In a similar vein is the charge that Maryknoll, a Catholic missionary order, has been “spreading the gospel of liberation theology and socialist politics.” A 1985 study, The Revolution Lobby, charged: “Maryknoll has successfully brought the Marxist-Leninist message of violent revolution into public acceptance precisely because it has been allowed to operate as an arm of the Catholic Church. Its message has reached not only the average churchgoer, but leading American policymakers, as well.”
Does God Approve?
Clearly, all around the globe today religion is mixing in politics, and there are various reasons for this. How, though, does God feel about it? The Bible shows that soon he is going to manifest his position plainly. How will you and your loved ones be affected? And what bearing should that have on your present attitude and actions?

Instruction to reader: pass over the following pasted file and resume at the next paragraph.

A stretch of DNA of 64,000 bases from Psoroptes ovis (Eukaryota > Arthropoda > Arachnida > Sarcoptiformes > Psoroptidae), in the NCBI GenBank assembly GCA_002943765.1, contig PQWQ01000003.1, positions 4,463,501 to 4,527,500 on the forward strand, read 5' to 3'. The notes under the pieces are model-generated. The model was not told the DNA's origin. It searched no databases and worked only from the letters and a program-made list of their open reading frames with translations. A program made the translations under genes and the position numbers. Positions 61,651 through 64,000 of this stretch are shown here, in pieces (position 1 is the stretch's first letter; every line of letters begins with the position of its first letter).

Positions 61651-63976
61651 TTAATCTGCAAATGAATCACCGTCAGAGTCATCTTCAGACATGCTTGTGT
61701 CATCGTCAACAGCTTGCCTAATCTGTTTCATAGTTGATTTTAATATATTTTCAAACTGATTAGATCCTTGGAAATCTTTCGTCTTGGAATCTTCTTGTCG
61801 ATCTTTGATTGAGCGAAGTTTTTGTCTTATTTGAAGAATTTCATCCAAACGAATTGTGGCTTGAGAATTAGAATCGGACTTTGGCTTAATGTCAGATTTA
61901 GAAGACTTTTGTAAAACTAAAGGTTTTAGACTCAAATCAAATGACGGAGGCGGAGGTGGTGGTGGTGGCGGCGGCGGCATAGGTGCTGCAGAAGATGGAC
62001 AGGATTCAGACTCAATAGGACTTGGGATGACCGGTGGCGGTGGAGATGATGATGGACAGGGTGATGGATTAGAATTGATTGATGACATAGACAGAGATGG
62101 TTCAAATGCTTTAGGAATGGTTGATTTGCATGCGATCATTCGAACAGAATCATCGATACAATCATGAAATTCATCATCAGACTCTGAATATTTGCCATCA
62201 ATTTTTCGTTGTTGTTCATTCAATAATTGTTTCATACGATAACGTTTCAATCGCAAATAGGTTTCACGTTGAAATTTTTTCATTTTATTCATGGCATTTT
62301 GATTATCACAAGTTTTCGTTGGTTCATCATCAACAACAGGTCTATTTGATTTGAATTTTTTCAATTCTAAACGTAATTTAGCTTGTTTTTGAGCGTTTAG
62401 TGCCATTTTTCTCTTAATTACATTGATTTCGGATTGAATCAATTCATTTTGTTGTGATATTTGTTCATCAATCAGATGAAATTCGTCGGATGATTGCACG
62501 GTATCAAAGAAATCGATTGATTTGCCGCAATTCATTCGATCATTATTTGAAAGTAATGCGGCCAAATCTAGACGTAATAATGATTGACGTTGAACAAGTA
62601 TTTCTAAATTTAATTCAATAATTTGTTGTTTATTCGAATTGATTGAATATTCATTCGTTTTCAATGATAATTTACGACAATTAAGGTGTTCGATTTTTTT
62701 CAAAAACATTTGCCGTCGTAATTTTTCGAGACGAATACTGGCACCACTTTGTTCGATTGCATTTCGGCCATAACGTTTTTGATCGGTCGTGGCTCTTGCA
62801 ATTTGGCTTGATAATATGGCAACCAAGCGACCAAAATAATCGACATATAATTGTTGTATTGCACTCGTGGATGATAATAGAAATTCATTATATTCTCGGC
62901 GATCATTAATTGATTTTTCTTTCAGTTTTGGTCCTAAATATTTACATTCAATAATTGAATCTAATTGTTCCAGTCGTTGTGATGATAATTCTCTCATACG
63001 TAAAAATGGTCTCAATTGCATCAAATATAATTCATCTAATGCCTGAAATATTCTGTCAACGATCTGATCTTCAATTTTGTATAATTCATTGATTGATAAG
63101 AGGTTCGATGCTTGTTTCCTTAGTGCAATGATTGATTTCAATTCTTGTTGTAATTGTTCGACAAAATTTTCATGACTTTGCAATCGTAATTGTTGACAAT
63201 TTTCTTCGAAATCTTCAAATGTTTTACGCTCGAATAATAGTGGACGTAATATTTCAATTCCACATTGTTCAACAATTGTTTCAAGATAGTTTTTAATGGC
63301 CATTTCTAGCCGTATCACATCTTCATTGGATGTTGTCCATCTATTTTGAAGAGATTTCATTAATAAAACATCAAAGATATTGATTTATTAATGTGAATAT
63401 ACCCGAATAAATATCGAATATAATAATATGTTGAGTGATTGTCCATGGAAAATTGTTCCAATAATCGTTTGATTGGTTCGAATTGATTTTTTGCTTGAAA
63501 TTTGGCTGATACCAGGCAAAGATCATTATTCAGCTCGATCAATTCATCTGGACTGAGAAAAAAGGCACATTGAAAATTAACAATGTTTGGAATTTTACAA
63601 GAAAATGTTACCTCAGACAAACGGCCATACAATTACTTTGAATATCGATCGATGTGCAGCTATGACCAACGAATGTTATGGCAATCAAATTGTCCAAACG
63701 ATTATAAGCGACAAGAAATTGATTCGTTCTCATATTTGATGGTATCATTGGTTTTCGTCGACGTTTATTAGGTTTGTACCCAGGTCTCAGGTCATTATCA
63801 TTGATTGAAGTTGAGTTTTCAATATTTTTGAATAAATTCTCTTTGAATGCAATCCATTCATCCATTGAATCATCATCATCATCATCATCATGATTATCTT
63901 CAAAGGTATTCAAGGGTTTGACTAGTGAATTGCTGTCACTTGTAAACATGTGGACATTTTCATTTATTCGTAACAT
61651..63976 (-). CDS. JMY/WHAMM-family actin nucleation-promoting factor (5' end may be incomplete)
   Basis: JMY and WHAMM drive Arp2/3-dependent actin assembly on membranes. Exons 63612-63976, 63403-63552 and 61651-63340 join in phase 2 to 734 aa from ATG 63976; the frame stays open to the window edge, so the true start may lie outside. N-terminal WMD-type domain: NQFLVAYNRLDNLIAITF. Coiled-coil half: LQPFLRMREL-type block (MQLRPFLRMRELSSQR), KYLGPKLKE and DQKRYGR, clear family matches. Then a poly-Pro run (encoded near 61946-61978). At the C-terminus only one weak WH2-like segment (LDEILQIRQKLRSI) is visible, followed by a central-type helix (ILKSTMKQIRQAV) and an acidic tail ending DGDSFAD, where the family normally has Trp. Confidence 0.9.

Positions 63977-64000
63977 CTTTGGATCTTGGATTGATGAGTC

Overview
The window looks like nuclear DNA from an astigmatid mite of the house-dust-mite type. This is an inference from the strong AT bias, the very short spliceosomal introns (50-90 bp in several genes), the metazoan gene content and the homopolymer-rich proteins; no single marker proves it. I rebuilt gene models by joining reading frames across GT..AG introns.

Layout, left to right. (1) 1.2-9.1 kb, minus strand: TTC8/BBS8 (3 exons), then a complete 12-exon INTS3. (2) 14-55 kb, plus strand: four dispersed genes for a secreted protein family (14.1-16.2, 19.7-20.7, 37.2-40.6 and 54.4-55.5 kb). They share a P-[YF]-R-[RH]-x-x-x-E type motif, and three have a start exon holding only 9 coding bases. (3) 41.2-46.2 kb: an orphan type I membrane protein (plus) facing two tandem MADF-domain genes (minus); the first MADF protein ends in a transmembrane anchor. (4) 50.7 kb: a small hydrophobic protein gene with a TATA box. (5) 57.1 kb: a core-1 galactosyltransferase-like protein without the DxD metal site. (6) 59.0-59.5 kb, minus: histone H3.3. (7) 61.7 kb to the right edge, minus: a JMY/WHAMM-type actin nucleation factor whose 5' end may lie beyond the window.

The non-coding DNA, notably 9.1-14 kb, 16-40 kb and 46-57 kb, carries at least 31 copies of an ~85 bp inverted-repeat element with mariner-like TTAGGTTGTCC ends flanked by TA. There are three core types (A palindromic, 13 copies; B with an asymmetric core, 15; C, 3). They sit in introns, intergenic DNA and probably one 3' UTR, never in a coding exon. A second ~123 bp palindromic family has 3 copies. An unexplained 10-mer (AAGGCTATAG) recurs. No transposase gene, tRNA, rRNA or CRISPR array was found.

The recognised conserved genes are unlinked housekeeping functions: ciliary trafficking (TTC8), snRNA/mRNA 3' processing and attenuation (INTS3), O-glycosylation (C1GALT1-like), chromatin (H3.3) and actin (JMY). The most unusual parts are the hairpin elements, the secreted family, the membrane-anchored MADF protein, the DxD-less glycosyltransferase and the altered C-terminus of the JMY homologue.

[Box on page 6]
“The Catholic church in Germany was German to the core, and like the Protestant church upheld the state and its authority.”—The German Churches Under Hitler.
“The Russian Orthodox Church yesterday threw its weight fully behind Mr Gorbachev’s disarmament proposals . . . It described [them] as ‘perfectly consistent with the Christian approach.’”—The Guardian (London), April 9, 1986.
[Picture on page 7]
Martin Luther King, Jr., was prominent among religious leaders crusading against racial discrimination
[Picture on page 8]
Poverty and injustice have given rise to liberation theology